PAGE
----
Let’s start by looking at the best types of property to invest in, and what sets them apart.

HMOs/Houses in Multiple Occupation

According to official UK government guidance an HMO, or a house in multiple occupation, is a property rented out by at least 3 people who are not from 1 ‘household’ (for example a family) but share facilities like the bathroom and kitchen. These properties are common around cities like London and Manchester, where there are students and young professionals that need relatively cheap housing near centres of employment/education.

HMOs offer the best yield of any property type. According to research conducted by Platinum Property Partners, HMOs offered a 12.4% gross yield on average between 2010 and 2014. That was far more than the 5% average yield from regular buy-to-lets during the same period.

However, there are two problems you’ll encounter if you invest in an HMO. First, you’ll have to get an HMO licence. Not every HMO needs one, and requirements differ between local councils. HMO licence cost varies too, from between £500 to £1000 or more, and licences can be valid for just one year, or up to five.

Besides that, there’s simply more work involved. With more people in the same living space, there’s more of a chance that your property will be damaged and require expensive repairs. This can significantly cut into your return. And since HMOs are often student accommodation, this adds more problems into the mix: late payments are more likely, and students are less reliable tenants, often moving on with little notice. So while a well-managed HMO offers excellent returns, they require more detailed management.

Best Property Types to Invest In Aspen Woolf

Apartments

Apartments are a good ‘halfway house’ between HMOs and buy to let houses. While your yield isn’t quite as high, apartments typically attract more stable and securely employed tenants. This is great news for a number of reasons:

  • There will be less of a difference between your gross and net yield, since you don’t need a licence, and there’s less chance of missed rent payments
  • Your property is less likely to become damaged, since your tenants are more likely to be young professionals and families who want to keep the property in good condition
  • There are new build apartments hitting the market up and down the country, many of which offer buy to let investors first access
  • Since apartments typically cost less than houses, you won’t be hit with as much capital gains tax if you should choose to cash in on your investment

All that being said, investing in any kind of British land or property has its benefits. The U.K. has a growing population, and the current shortage of new build properties keeps prices inflated. As such, house and land prices will only continue to grow. We offer a mix of apartments, HMOs and houses—we’ve no shortage of buy to let properties for sale.

Where to Invest in Property

Just as important is where you actually choose to invest. The UK housing market as a whole has offered excellent returns for several decades, a trend which is likely to continue into the near and medium term. However, even if the market does dip in certain parts of the country, it’s likely to continue growing at a healthy pace elsewhere. Let’s take a look at the best places in the UK to invest in property!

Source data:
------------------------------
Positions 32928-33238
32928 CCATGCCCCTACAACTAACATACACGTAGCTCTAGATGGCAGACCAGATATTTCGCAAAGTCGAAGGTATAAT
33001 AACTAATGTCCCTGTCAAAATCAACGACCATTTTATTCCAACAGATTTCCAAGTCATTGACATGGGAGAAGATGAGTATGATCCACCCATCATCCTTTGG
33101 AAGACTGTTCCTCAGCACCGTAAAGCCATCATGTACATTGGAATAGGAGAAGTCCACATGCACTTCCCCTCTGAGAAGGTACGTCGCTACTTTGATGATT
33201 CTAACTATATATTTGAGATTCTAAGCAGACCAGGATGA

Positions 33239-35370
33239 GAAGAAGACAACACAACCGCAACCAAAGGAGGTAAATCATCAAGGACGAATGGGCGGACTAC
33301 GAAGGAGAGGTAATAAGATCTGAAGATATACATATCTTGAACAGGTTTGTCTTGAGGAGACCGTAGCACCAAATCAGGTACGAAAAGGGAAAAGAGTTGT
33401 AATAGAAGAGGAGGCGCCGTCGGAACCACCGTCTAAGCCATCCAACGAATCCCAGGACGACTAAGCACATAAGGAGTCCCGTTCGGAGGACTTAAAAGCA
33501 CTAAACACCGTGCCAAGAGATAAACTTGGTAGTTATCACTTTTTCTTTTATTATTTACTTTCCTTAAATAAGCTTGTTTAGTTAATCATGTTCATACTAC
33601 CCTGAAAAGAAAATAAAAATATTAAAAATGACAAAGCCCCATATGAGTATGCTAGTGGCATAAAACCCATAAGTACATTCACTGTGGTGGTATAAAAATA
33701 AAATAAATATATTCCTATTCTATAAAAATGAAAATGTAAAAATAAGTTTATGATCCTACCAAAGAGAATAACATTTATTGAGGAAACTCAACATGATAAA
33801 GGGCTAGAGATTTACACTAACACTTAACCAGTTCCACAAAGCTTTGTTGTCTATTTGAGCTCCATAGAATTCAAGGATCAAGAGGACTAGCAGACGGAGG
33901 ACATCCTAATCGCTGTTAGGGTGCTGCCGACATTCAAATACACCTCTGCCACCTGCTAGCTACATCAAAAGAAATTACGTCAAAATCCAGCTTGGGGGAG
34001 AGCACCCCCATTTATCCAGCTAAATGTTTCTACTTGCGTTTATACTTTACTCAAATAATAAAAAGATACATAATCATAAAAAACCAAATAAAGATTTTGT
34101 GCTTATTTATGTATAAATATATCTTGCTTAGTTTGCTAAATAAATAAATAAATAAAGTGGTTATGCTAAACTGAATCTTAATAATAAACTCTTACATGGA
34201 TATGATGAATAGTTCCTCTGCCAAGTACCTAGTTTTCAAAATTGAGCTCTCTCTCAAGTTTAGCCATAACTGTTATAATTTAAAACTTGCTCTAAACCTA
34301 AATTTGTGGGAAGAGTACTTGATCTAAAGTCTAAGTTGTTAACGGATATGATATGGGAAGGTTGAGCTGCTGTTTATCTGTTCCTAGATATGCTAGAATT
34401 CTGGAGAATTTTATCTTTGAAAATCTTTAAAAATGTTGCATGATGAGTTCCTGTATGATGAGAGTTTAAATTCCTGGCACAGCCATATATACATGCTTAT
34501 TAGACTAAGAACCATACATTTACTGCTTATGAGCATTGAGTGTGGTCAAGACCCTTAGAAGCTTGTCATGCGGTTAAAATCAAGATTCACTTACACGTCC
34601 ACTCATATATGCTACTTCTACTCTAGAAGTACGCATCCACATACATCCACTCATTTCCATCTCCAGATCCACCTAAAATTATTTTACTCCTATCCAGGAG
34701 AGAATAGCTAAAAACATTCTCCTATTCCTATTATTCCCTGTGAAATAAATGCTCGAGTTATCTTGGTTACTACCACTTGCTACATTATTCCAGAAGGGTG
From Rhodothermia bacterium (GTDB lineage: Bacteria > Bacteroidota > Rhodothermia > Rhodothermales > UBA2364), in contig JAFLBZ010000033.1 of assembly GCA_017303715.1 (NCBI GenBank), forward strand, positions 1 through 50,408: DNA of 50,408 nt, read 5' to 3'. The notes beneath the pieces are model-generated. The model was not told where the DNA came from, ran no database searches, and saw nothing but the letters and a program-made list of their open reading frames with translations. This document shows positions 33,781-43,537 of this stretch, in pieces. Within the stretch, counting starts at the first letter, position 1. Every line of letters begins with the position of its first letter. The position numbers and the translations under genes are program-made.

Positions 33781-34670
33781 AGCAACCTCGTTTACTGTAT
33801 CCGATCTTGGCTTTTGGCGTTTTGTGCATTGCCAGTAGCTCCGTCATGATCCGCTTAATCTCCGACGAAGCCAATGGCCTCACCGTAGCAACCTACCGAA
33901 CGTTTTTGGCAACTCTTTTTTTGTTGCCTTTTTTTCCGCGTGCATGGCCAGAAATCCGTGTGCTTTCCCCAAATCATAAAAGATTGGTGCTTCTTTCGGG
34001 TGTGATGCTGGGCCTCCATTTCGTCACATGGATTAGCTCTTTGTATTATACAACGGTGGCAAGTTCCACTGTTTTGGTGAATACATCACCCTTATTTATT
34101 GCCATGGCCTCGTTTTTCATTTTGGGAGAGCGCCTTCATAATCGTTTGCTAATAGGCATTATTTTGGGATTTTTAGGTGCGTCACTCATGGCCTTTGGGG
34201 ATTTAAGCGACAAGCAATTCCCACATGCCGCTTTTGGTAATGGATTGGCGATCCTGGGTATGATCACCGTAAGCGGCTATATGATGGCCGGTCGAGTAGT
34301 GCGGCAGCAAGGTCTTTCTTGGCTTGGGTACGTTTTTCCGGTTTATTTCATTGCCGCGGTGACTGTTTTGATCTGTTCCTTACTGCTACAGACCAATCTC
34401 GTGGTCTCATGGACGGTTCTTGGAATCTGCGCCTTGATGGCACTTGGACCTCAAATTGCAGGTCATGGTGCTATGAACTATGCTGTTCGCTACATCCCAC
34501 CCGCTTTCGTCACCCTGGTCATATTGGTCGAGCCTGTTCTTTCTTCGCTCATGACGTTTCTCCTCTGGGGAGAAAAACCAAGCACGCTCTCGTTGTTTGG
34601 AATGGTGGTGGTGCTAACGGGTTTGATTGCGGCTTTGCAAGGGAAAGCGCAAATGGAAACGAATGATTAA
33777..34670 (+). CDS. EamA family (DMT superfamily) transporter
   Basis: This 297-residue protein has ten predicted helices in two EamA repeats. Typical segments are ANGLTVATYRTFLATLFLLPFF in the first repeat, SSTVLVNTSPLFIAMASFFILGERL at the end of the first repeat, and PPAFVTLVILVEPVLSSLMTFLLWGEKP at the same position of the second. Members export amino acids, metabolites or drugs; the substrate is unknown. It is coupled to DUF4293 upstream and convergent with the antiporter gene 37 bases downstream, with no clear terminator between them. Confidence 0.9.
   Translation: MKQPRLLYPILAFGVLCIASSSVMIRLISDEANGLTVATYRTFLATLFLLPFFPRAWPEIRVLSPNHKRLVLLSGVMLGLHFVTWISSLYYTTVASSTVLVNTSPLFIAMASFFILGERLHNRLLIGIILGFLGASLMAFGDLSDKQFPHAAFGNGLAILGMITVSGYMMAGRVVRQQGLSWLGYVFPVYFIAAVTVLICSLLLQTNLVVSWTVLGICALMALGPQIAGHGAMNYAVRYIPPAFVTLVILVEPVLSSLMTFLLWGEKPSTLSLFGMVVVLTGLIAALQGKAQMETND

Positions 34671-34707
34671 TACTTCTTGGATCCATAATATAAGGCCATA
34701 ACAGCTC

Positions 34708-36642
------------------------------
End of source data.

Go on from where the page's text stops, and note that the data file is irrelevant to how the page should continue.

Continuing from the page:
Buy to Let Investment Manchester

Manchester is England’s second city, and is rapidly growing. Near the city centre and the Media City hub, dozens of new blocks of flats are being built. The majority of these are being marketed for buy to let investors. Why? Because Manchester is seeing upper-single-digit growth figures in property prices. While London and the southeast generally have stagnated somewhat, this has been offset by growth in the north and in Manchester in particular. Not only that, but an influx of people trying to escape London house prices has pushed up prices here significantly.

Best Property Types to Invest In Aspen Woolf
No.1 Trafford Wharf, an investment opportunity in Manchester from Aspen Woolf

Not only that, but the satellite towns around the city—which form Greater Manchester—have seen similar levels of growth. Here, the price of terraced and semi-detached houses has grown far faster than in the southeast. Other northern towns like Leeds and Sheffield have seen similar revivals.

View property investment opportunities in Manchester from Aspen Woolf.

Buy to Let Properties Birmingham

Don’t let anybody from Birmingham hear you call Manchester the U.K.’s second city! Birmingham definitely has a claim to the ‘crown’. For starters, it’s the second most populous city in the U.K., with well over a million people, and about 3 million in the surrounding urban area. This kind of demand for property means that prices grow steadily here.

Not only that, but Birmingham’s population is growing steadily. The city is one of the areas of the U.K. that new immigrants feel most comfortable, which is rocket fuel for local house prices! Investing now, as the population continues to grow, is a smart move.

Buy to Let Properties London

The London property market grew at practically exponential rates over the last few decades. While that growth has slowed down, London remains a fantastic place to invest. As easily the largest financial hub in Europe, and a population centre, it’s highly unlikely that the market will fall from the heights it’s attained.

View available property investment opportunities from Aspen Woolf in London.

But no matter where you choose, the U.K. property market is an excellent choice for investment, with an eye to building wealth. At Aspen Woolf, our award-winning independent advice has been trusted for over a decade—much to our clients’ satisfaction. So contact us online, or talk to one of our experts at +44(0) 203 176 0060 today!

House Prices Continue To Defy Brexit Expectations

House prices brexit eu uk

It doesn’t matter what your political persuasions are – if you’re a homeowner, property investor or thinking about buying for the first time, chances are you’re eager to find out how Brexit will impact on the market. The Monetary Policy Committee recently voted to keep the base rate at 0.75% whilst Brexit-related uncertainty continues.